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From Francis Bacon To Oz Magazine
David Hopkins

This article discusses how we might formulate an account of William Blake’s avant-garde reception. Having dealt with Peter Bürger’s theorisation of the notion of ‘avant-garde’, it concentrates on a series of portraits, made from Blake’s life mask, by Francis Bacon in 1955. This ‘high art’ response to the Romantic poet is then contrasted with a series of ‘subcultural’ responses made from within the British counterculture of the 1960s. Case studies are presented from the alternative magazine production of the period (notably an illustration from Oz magazine in which Blake’s imagery is conflated with that of Max Ernst). An article by David Widgery in Oz on Adrian Mitchell’s play Tyger (1971) is also discussed to show how the scholarly literature on Blake of the period (mainly David Erdman) was called on by the counterculture to comment on political issues (e.g. Enoch Powell’s 1968 ‘Rivers of Blood’ speech). The final section of the article shows how the ‘avant-gardism’ of Oz’s utilisation of Blake might be counterposed to the more activist left-wing approach to the poet in small magazines such as King Mob with their links to French situationism. In terms of the classic avant-garde call for a reintegration of art and life-praxis, such gestures testify to a moment in the 1960s when Blake may be considered fully ‘avant-garde’.

Bulletin of the John Rylands Library
Black Audio Film Collective and Latin America
Paul Elliott

During the 1980s, a number of British filmmaking collectives sought to combine avant-garde practices with the emerging field of postcolonial analysis. 1 Drawing influence from Latin America, Asia and Africa, the work of groups such as Ceddo, Sankofa and Retake in the 1970s represented a break from the more avant garde wing of British art cinema that was, by and large, dominated by structuralism, materialism and an onus on form. Their work was consciously political and deeply rooted within the communities the film-makers sprang from. The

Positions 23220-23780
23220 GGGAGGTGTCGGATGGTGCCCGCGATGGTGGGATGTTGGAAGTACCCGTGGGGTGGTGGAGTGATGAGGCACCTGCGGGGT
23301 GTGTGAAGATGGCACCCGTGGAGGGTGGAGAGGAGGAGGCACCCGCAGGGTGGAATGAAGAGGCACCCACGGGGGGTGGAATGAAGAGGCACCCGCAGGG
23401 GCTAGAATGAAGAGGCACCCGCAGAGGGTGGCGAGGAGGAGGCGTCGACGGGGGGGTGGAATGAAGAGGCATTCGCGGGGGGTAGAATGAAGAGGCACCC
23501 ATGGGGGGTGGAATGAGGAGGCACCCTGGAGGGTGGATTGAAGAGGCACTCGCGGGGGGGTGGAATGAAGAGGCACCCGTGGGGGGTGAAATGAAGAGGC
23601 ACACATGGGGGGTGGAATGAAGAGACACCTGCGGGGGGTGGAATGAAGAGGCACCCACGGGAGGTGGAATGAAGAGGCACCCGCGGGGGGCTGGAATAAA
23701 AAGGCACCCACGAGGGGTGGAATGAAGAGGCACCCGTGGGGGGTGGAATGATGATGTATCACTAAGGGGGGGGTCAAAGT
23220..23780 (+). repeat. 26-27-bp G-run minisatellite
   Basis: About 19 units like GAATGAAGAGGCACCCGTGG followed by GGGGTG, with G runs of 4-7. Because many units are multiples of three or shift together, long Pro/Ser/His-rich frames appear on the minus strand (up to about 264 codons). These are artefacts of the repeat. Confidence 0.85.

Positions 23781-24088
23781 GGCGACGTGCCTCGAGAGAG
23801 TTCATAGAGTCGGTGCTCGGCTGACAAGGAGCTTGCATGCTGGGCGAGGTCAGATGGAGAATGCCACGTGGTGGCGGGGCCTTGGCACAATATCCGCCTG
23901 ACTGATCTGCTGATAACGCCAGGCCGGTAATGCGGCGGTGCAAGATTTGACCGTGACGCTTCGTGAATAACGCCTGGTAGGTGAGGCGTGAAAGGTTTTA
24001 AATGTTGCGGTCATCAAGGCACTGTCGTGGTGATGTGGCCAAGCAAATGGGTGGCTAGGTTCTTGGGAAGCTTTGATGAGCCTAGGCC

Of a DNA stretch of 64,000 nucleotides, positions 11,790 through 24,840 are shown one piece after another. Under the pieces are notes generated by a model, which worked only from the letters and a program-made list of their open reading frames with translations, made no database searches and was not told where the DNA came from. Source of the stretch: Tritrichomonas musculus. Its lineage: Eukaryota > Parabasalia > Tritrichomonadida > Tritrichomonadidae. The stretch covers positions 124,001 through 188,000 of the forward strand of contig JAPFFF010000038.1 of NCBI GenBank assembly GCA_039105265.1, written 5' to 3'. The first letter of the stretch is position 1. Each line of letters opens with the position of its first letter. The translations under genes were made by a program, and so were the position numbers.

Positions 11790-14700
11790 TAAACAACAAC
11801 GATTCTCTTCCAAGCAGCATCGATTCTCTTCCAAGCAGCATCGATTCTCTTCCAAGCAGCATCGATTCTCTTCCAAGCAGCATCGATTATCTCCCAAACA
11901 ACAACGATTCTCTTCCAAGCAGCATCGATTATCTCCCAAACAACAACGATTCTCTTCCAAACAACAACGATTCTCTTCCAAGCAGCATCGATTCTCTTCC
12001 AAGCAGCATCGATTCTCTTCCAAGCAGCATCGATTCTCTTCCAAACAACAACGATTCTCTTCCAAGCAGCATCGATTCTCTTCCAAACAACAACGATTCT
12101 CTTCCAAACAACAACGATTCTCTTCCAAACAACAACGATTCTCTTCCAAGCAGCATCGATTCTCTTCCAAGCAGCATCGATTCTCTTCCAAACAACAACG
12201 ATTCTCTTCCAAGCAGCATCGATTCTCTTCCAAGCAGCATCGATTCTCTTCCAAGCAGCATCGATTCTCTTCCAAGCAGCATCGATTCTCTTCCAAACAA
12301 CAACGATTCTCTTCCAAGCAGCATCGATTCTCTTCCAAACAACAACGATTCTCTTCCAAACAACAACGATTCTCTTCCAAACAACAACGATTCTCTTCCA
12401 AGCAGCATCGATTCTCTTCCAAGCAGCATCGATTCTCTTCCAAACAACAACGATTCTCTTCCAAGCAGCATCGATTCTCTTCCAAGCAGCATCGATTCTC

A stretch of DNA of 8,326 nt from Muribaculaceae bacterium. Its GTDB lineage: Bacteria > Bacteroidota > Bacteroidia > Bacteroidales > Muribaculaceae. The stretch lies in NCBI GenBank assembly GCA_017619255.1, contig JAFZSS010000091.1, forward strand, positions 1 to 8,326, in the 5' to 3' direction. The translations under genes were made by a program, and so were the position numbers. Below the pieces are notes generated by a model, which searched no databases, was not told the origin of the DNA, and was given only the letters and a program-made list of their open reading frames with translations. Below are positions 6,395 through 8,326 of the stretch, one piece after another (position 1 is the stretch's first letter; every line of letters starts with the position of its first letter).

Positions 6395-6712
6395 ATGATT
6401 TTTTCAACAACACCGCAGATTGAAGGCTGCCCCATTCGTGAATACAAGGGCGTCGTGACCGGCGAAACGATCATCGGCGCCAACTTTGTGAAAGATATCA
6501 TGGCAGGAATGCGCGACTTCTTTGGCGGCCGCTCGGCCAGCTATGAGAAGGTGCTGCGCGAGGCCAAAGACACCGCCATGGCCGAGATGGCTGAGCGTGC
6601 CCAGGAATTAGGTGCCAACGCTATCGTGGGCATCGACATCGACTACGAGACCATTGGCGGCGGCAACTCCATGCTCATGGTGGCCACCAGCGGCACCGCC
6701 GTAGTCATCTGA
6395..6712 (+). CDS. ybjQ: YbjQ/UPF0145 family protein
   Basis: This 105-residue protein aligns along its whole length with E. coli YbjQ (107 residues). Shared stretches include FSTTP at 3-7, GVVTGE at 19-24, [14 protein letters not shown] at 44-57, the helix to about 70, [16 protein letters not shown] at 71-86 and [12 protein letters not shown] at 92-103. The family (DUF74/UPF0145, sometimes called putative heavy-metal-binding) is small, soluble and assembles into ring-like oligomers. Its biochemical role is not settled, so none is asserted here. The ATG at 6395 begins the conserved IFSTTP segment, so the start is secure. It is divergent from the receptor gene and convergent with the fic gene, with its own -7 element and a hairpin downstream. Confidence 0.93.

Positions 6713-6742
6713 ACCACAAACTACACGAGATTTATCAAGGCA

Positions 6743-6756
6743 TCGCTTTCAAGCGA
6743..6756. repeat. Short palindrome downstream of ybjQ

in British art cinema
Experimental radio plays in the postwar period

Tuning in to the neo-avant-garde offers the first in-depth study of the radio play’s significance for the neo-avant-garde. In the postwar period, radio began to function as a site of artistic experimentation for the literary neo-avant-garde, especially in the form of the radio play. In the wake of the historical avant-garde, the neo-avant-garde had a strong interest in aural media, in the seemingly autonomous power of sound and voice. Therefore, it is not surprising that postwar avant-garde artists and literary writers in particular all across Europe, the US and the UK started to experiment with the radio play. Neo-avant-garde artists actively engaged with newly created studios and platforms in the postwar period. The contributions to this book examine how the radiophonic neo-avant-garde stages political questions and acknowledges its own ideological structure, while taking into account the public nature of radio. Alongside these cultural and political contexts, the book also reflects on intermedial and material issues to analyse how they have impacted artistic production in different parts of the world. Specific attention is paid to how artists explored the creative affordances of radio and the semiotics of auditory storytelling through electroacoustic manipulation, stereophonic positioning, montage and mixing, while also probing the ways in which they experimented in related genres and media such as music, sound poetry and theatre, questioning the boundaries between them. Because of its exclusive focus on the audiophonic realm, the book offers a valuable new perspective on the continuing debate surrounding the neo-avant-garde and its relationship with the historical avant-garde.